Russell Gee and Esteban Cook (top center) were embedded into the Instrumentation division at Yuma Proving Ground during their 10-week summer internship. (Top, left to right) Maria Villegas, Steve Taylor, Russell Gee, Esteban Cook, Jose Rodriquez, Daniela Villegas, Yelitza Candelas (Bottom, left to right) Lance Kerestes, Jacob Lopez, Ruben Hernandez, Justin Warren
1 / 2 Show Caption + Hide Caption – Russell Gee and Esteban Cook (top center) were embedded into the Instrumentation division at Yuma Proving Ground during their 10-week summer internship. (Top, left to right) Maria Villegas, Steve Taylor, Russell Gee, Esteban Cook, Jose Rodriquez, Daniela Villegas, Yelitza Candelas (Bottom, left to right) Lance Kerestes, Jacob Lopez, Ruben Hernandez, Justin Warren (Photo Credit: Ana Henderson) VIEW ORIGINAL
Steve Taylor mentored Russel Gee during this internship at Yuma Proving Ground. Both interns had to present a final project. Gee’s including testing an item he designed.  (Courtesy of Paula Rickleff)
2 / 2 Show Caption + Hide Caption – Steve Taylor mentored Russel Gee during this internship at Yuma Proving Ground. Both interns had to present a final project. Gee’s including testing an item he designed. (Courtesy of Paula Rickleff) (Photo Credit: Ana Henderson) VIEW ORIGINAL

Two university students recently spent their summer at U.S. Army Yuma Proving Ground (YPG) getting hands-on experience thought the Test Resource Management Center (TRMC) Science, Technology, Engineering and Mathematics (STEM) Internship Initiative.

Both students are current mechanical engineer majors, yet the TRMC STEM internships are available to students in other STEM fields.

Esteban Cook and Russel Gee didn’t know what to expect during their internship at YPG. Cook said while he knew YPG was a test installation, he didn’t realize the caliber of testing and also the workforce behind it.

“Once we went to the testing sites, I was pretty amazed to see how the test took place-- all the logistics behind every test,” said Cook.

Cook, a senior, and Gee, a junior, were both embedded within a division at YPG and assigned a mentor. Cook’s mentors were Jose Rodriguez and Jacob Lopez. Steve Taylor mentored Gee.

To their surprise, YPG uses the same computer aided design program they use in school. They also felt comfortable with the engineering process since what they learned in school translated into the real-world.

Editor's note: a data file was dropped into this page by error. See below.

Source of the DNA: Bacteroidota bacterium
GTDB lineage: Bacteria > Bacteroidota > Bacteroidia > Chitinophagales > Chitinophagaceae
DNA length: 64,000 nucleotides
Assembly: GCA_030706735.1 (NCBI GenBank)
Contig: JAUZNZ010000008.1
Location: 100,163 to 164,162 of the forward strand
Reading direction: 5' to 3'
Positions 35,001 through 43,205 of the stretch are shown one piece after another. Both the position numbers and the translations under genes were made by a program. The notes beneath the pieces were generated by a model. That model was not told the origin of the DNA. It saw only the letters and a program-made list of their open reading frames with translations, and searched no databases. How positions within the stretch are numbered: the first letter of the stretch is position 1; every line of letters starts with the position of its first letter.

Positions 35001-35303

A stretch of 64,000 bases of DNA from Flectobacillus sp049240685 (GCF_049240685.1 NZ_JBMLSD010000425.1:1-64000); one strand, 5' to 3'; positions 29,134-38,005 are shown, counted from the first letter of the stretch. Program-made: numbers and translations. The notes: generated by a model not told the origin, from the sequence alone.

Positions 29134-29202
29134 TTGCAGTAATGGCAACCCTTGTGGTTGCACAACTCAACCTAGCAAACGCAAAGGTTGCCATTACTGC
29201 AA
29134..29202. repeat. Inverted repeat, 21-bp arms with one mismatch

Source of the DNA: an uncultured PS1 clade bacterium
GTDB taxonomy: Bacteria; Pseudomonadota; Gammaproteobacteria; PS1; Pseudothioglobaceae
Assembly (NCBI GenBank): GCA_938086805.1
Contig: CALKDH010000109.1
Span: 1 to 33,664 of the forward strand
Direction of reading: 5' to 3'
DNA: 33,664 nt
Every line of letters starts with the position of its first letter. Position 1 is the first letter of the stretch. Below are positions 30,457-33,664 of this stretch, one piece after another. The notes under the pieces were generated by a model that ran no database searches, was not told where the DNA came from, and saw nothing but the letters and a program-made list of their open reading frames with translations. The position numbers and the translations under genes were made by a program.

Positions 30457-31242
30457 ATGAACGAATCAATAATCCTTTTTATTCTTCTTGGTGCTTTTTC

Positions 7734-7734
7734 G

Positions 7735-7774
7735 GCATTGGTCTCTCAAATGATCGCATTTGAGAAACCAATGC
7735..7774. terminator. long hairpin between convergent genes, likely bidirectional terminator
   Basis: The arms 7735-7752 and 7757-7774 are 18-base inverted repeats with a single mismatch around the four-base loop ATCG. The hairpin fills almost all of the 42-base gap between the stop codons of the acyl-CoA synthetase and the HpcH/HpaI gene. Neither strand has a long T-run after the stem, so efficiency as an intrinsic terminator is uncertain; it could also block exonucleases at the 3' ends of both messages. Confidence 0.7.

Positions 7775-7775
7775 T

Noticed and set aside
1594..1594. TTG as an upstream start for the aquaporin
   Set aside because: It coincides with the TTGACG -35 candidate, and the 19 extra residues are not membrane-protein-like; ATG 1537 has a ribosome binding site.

“I was tasked with designing camera mounts for the Kineto Tracking Mounts. I had to go through three different prototypes. I would make it in Solid Works, come up with a different version of it, then print them with the 3-D printer and see which worked the best. Then, I talked with the team about what changes could be made to improve it,” said Gee. He adds, “Overall it was a huge collaborative process.”

As for Cook, he realized he enjoyed the quality control aspect of engineering that the Automotive Instrumentation section specializes in overseeing.

Both value the summer they spent alongside the engineers at YPG.

“This has been my most productive summer of my life. I have learned a lot about how the Army works and the logistics behind it,” remarked Cook.

Gee agrees, “I like to say this is a once in a lifetime opportunity. I never thought I would have the privilege to work with the military.”

“The benefit of the program is primarily for the enrichment of the intern and to bring awareness of possible career opportunities within the test and evaluation organizations,” explained YPG Workforce Development and STEM Outreach Manager Paula Rickleff.

Yet she notes, “YPG does benefit in the sense that our mentors and supervisors have the opportunity to help influence and grow future STEM professionals. Mentors work with the interns and oversee their immersion with the workforce and our mission.”